Landscaping & Lawn Care in Plano
29 Sep 2011

Lawn Care Tip: Grasses Perfect for the Sun

If you have a landscape that is in the sun for the majority of the day, lawn care specialists will tell you that not just any type of grass will do. In order to have a successful landscape, you need to have a groundcover that can withstand the constant sunlight and the heat that accompanies long periods of sunlight.

Your lawn does not have to be the typical kind of groundcover most people have. Part of having a beautiful landscape is employing creative ideas that will give your property a distinctive appearance. Interspersed with your lawn should be groundcover that will thrive in the beating sun, such as thyme, anemone and stonecrop.

Thyme is a dense groundcover that will successfully survive in sunny or partially sunny areas of your landscape. This lawn care option offers a variety of colors when it comes to foliage, from bright green and bluish to a greyer green. Unlike your typical lawn, thyme yields a beautiful pink or lavender flowering carpet. Perhaps you won’t want to step foot on this beautiful landscape canvass, but if you do, thyme holds up exceptionally well under occasional foot traffic.

Anemone is perfect for soils that are finicky and have a hard time producing healthy lawns of the typical variety, according to lawn care professionals. Blooming in the late spring, anemone produces tall and exquisite flowers that are certain to add to your sophisticated landscape. What makes anemone even more ideal is its high tolerance for dry soil.

Stonecrop also offers beautiful foliage and is also a flowering groundcover. This ideal turf mat is tolerant of hot, dry weather, but also can withstand cold, harsh winter weather. Depending on the variety, some stonecrop grows close to the ground and is not impeded by foot traffic; however other species are more delicate and would require an area not frequented by feet.

If you aren’t sure what kind of groundcover would be best suited for your landscape, call your local lawn care company and have an expert help you decide what would be best to withstand the unvarying blazing and unforgiving heat of the sun.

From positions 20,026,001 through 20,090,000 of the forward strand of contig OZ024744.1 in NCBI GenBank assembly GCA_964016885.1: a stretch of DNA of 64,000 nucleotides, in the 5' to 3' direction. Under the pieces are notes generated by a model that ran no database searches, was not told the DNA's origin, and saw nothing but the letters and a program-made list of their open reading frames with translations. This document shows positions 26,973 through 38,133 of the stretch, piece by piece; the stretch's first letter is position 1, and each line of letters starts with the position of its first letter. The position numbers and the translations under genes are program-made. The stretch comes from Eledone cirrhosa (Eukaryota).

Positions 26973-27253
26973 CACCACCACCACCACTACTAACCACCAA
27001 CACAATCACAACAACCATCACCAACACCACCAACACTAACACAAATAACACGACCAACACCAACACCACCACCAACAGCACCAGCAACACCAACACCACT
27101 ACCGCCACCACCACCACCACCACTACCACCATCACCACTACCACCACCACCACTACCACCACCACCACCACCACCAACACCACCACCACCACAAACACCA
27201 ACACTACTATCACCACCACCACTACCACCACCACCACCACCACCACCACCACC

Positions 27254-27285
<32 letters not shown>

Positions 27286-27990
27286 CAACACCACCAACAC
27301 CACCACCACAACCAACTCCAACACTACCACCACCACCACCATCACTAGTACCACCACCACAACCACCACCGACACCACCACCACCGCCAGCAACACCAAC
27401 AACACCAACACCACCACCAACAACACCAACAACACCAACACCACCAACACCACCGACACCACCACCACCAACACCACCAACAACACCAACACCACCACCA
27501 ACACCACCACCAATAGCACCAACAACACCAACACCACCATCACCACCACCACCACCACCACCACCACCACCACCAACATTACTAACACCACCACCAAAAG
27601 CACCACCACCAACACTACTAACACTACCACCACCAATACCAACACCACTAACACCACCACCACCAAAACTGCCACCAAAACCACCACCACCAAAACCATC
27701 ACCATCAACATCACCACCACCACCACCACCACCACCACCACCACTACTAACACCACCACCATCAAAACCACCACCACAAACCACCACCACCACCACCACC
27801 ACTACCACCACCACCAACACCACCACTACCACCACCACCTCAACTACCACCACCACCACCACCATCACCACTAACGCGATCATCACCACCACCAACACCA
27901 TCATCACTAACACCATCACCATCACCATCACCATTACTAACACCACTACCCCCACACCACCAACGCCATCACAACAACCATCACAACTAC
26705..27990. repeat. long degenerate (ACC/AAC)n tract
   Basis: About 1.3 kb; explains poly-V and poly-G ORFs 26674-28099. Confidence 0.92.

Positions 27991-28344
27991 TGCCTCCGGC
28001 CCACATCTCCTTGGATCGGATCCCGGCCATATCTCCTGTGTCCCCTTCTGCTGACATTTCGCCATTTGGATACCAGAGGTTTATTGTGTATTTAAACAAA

Lawn Care Blog

24 Sep 2011

Want a Great Landscape Design? Create a Frame…


This week I asked landscape architect extraordinaire and friend of mine, David Daigle, to give a little information on how to create a great landscape design:

Your home can be just as beautiful as any artist’s painting by taking a tip from the painter – create a frame around your home. Consider the bulk of the foundation planting as the bottom of your frame. These plants should be dwarf type plants or groundcover so as not to hide the details of the home. Be careful to not cover interesting architectural details like columns, windows and doors.

The bottom of the frame, your foundation planting, should be designed to guide your eye to the entry. A variety of shapes, forms and texture can achieve this and the style of the landscape will dictate how they are arranged. In most cases simple is better and less is more. Keep the variety of plants to a minimum and mass them so your eye is drawn toward the entry. The area around the door should have a vertical accent (3’-5’ ht.) with seasonal color and more variety to draw your eye to this area.

The corner of your home should consist of larger shrubs and ornamental trees, usually 6’ or so, that make up the sides of the frame. This planting serves as a backdrop for the layering of plants that will help guide your eye to the entry. Tall plant at the corners and progressively smaller plants will drawn your eye to the entry

The top of the frame generally consists of shade trees in your front yard, however, grouping of ornamental trees along the foundation or shade trees in the back that are visible from the front can achieve the same effect.

So, follow the painter’s lead by creating a frame for your home with taller plants at the corners, smaller or dwarf plants along the foundation and full sized trees to soften the roofline you’ll have a great landscape.

If you have questions about landscape design call my office at 214-926-6009 or visit my website at www.daiglela.com

15 Sep 2011

Sun-proof groundcovers perfect for your landscaping

If your Dallas landscape is subject to long periods of unrelenting sunlight, landscaping professionals will advise you that not just any type of groundcover will endure. In order to create a successful Dallas landscape, you need to have a groundcover that can withstand the constant sunlight and heat that accompanies long periods of sunlight.

Part of having a beautiful Dallas landscape is employing inventive ideas that will give your property a distinguished appearance. Thyme, anemone and stonecrop are perfect landscaping options when your Dallas landscape is lacking proper shade.